Survivor producers “decided to make an exception for” 20-year-old Frosti

Producers for Survivor waived their own rules to allow a 20-year-old to compete on the new season of the show. Michael “Frosti” Zernow’s bio on CBS.com says he was born February 15, 1987, making him solidly 20; he won’t be 21 until next February, about two months after his season concludes. And the application insists that “contestants must be 21 years or older at the time of application.”

For an msnbc.com column, I asked CBS why he’s on the show. “The producers decided to make an exception for him. They have the right to waive eligibility requirements at their discretion,” a spokesperson said.

The spokesperson didn’t respond to a follow-up about Big Brother 8‘s Daniele Donato, who’s also underage at 20, but presumably the same is true for her (and previous under-21 cast members).

Speaking of casting, Canadians might not be able to apply for the show, but besides working as Dream Teamers, they get a special treat this season: fortune cookies. Yes, Global Television “is using the iconic fortune cookie to support the series’ September 20th premiere,” the network announced in a press release. For the promotion, “one million custom-baked fortune cookies – prepared in a secret location, and containing special SURVIVOR: CHINA-branded messaging – will be distributed with each meal at participating Manchu WOK Restaurants nationwide.” Inside are “three ‘golden tickets’, bearing the grand prize of a trip for two to China.”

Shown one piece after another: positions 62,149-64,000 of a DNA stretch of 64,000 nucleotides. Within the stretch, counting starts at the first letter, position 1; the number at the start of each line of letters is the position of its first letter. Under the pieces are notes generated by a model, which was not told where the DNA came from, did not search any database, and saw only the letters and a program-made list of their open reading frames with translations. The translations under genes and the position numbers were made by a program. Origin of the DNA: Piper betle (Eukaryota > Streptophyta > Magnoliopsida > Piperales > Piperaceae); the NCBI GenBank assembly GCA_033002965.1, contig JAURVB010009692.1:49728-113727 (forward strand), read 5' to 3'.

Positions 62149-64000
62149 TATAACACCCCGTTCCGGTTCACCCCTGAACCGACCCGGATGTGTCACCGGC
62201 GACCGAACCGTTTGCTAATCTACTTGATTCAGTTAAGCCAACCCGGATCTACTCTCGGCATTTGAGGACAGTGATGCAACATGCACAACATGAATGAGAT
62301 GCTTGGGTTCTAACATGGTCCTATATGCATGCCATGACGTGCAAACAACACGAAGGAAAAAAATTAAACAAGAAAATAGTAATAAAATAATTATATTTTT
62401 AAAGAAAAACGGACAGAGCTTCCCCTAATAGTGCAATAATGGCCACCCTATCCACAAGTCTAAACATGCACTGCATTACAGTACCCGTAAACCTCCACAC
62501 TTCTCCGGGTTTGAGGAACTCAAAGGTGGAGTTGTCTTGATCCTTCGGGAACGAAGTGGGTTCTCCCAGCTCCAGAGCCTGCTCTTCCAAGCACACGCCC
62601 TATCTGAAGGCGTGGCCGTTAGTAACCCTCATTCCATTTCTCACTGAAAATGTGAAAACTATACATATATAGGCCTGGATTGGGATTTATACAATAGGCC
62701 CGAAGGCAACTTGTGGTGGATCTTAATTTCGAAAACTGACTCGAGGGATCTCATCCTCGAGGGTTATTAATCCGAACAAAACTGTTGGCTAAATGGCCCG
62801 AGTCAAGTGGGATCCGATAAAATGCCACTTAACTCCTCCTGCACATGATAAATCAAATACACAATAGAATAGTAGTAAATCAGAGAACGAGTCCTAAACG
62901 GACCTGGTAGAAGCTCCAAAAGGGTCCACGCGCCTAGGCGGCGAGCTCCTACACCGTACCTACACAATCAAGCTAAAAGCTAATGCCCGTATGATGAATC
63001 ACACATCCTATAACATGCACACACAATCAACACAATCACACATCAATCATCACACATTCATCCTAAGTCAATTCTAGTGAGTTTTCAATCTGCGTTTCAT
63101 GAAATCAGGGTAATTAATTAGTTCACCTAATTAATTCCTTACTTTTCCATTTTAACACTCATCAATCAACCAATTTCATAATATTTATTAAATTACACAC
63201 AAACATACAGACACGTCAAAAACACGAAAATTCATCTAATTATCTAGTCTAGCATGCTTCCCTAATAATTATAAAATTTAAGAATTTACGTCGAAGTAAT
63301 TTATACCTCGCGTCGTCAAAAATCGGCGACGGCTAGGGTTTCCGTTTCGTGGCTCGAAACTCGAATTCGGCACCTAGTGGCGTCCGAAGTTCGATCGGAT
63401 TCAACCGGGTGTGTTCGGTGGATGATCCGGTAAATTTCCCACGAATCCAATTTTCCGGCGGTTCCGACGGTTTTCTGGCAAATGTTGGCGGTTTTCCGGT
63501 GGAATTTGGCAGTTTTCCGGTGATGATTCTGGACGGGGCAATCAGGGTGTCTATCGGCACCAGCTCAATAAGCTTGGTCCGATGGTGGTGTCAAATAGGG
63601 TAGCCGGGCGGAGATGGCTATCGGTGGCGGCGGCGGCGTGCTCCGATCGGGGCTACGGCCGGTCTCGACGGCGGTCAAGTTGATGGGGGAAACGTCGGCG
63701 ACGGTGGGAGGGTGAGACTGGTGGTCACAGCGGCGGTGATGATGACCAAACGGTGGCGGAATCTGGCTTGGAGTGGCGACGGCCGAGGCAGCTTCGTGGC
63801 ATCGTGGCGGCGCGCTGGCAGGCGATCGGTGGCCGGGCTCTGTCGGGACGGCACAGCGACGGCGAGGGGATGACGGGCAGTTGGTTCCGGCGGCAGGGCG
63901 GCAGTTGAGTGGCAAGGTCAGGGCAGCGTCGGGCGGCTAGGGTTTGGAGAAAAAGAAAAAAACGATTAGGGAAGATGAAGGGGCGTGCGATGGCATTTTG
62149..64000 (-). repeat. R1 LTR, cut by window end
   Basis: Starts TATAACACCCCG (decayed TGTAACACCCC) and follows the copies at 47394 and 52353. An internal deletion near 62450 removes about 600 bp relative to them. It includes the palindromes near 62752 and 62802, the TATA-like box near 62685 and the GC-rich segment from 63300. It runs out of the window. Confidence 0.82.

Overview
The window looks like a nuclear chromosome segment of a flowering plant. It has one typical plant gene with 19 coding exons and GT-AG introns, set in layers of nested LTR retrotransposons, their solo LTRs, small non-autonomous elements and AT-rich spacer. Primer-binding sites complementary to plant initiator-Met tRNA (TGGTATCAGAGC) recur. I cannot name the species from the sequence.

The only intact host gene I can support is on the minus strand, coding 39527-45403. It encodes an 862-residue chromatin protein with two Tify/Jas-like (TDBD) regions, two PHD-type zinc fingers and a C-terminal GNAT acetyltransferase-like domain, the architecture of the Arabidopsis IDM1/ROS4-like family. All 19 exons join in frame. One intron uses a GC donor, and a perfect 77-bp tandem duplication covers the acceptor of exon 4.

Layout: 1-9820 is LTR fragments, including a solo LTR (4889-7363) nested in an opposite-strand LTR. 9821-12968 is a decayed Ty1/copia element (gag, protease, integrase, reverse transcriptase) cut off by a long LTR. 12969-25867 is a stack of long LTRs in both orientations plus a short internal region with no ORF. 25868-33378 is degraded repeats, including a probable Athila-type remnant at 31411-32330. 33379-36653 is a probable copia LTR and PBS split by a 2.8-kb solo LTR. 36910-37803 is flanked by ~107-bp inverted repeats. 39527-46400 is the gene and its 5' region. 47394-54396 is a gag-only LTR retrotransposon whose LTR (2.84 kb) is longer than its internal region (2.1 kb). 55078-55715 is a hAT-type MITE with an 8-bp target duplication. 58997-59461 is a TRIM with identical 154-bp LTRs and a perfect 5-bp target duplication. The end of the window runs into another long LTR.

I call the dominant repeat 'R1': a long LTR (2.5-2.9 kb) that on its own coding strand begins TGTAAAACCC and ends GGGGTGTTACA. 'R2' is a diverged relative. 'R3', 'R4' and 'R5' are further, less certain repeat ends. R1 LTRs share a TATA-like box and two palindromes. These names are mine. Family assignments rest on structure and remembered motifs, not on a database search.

So stop complaining, Canadians. You get fortune cookies and three-in-one million chance to win a trip, and people in the states only get the chance to actually be on the series.

Did ‘Survivor’ break its own age-limit rule? [MSNBC]
A ‘Media Innovation 2007′ Exclusive – Global Television Supports Premiere Of ‘Survivor: China’ With Canadian Advertising First [Global Television press release]

The Sing-Off loses its star

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about the writer

Andy Dehnart is a journalist who has covered reality television for more than 15 years and created reality blurred in 2000. A member of the Television Critics Association, his writing and criticism about television, culture, and media has appeared on NPR and in Playboy, Buzzfeed, and many other publications. Andy, 36, also directs the journalism program at Stetson University in Florida, where he teaches creative nonfiction and journalism. He has an M.F.A. in nonfiction writing and literature from Bennington College. More about reality blurred and Andy.